Taronga Zoo is celebrating its first successful Short-beaked Echidna births in 29 years, with keepers monitoring the progress of three healthy Echidna babies born to three different mothers.
The puggles, as baby Echidnas are called, have just opened their eyes and begun to develop their characteristic spines in the safety and warmth of their nursery burrows in Taronga’s new Echidna breeding facility.
Photo Credit: Paul Fahy
Echidnas are notoriously difficult to breed in human care, but keepers are pleased with the progress of the tiny trio and first-time mothers, Ganyi, Spike, and Pitpa.
Echidnas are one of only two Australian mammals that lay eggs (the other is the Platypus). The puggle hatches after 10 days and is carried around by its mother in a pouch-like skin fold for up to two months. Once the puggle starts to develop spines it is deposited in a specially-constructed nursery burrow and the mother returns to feed it every 3-6 days.
“All three mothers are doing an amazing job and tending to their puggles as needed. We have one mum, Spike, who is so attentive that she returns to feed her baby every second day,” said zoo keeper Suzie Lemon.
The three puggles all hatched in August. The youngest was born to mother Pitpa, who was the last Echidna born at Taronga in 1987.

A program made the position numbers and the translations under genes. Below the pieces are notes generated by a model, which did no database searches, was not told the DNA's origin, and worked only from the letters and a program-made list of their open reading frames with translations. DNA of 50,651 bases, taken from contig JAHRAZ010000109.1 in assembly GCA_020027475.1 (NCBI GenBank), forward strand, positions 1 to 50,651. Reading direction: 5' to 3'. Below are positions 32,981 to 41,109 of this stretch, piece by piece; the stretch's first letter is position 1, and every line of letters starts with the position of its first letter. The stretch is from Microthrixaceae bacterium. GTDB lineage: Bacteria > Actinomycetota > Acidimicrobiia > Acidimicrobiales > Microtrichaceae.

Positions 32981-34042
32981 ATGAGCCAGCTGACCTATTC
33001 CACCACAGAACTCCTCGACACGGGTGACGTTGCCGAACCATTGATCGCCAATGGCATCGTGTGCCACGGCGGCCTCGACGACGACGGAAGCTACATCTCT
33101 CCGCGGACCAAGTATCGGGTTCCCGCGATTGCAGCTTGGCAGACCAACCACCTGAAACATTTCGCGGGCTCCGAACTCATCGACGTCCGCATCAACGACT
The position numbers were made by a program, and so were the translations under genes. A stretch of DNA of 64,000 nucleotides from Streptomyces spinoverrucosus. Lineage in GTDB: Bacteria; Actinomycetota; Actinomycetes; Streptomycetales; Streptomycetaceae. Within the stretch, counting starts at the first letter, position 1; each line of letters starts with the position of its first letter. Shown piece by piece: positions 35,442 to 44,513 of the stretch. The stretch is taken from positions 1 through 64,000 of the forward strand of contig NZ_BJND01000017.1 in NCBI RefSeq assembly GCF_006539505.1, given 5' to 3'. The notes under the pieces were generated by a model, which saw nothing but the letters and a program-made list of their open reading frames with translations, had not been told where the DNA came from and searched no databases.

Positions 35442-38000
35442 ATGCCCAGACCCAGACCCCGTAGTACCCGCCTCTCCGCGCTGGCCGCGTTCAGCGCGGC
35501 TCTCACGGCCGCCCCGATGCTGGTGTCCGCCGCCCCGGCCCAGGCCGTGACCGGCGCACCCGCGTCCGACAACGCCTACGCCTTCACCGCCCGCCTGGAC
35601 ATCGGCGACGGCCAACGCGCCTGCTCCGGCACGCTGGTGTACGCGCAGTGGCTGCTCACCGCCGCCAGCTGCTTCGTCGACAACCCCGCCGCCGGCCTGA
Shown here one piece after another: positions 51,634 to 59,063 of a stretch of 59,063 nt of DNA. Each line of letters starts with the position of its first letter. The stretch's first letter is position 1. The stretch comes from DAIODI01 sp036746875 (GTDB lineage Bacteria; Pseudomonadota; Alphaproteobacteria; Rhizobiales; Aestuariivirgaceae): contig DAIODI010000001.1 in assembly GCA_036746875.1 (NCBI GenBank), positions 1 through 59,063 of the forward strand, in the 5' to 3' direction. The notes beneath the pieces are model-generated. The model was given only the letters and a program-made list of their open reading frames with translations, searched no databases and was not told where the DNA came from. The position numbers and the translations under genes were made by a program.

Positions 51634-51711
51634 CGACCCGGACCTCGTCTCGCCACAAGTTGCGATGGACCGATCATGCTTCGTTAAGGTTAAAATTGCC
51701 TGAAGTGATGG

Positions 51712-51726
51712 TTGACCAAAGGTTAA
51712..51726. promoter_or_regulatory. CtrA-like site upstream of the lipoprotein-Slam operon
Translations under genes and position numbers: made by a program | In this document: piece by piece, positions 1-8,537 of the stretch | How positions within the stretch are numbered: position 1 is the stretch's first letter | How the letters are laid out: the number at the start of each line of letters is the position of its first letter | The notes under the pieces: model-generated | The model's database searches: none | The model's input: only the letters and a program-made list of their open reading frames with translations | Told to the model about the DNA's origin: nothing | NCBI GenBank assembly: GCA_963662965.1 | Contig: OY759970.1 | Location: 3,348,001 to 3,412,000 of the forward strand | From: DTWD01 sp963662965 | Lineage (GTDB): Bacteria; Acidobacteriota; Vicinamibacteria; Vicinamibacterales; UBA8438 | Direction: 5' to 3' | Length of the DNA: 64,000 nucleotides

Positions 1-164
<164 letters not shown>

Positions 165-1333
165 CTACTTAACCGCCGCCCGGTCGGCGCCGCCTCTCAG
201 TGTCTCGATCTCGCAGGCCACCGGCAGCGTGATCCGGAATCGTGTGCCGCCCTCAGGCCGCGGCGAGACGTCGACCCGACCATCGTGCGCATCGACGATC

“A great deal of mystery still surrounds this spiny species. Echidnas are quite elusive in the wild, so it’s hard to study their natural breeding behaviors,” said Suzie.
Suzie said the sudden success of Taronga’s Echidna breeding program could be attributed to the newly completed breeding facility, which was designed after extensive research and consultation with other zoos and wildlife parks. The facility includes insulated nest boxes to ensure the puggles remain warm and safe as they develop.
“A day in the puggle world consists of lots of sleeping. They can be buried up to 30cm deep in their burrow, so they’ll just sleep and use all their energy to grow and develop,” said Suzie.
Keepers have begun to weigh the puggles every three days to monitor their body condition and general development. The heaviest of the trio weighs over 500 grams, while the youngest weighs about 250 grams.
“This is a big step forward for Taronga. By monitoring the puggles so closely we’ve now got a good broad understanding of their growth cycle and development,” said Suzie.
Keepers have yet to choose names or determine the sexes of the three puggles, which won’t start to explore outside their burrows until early next year.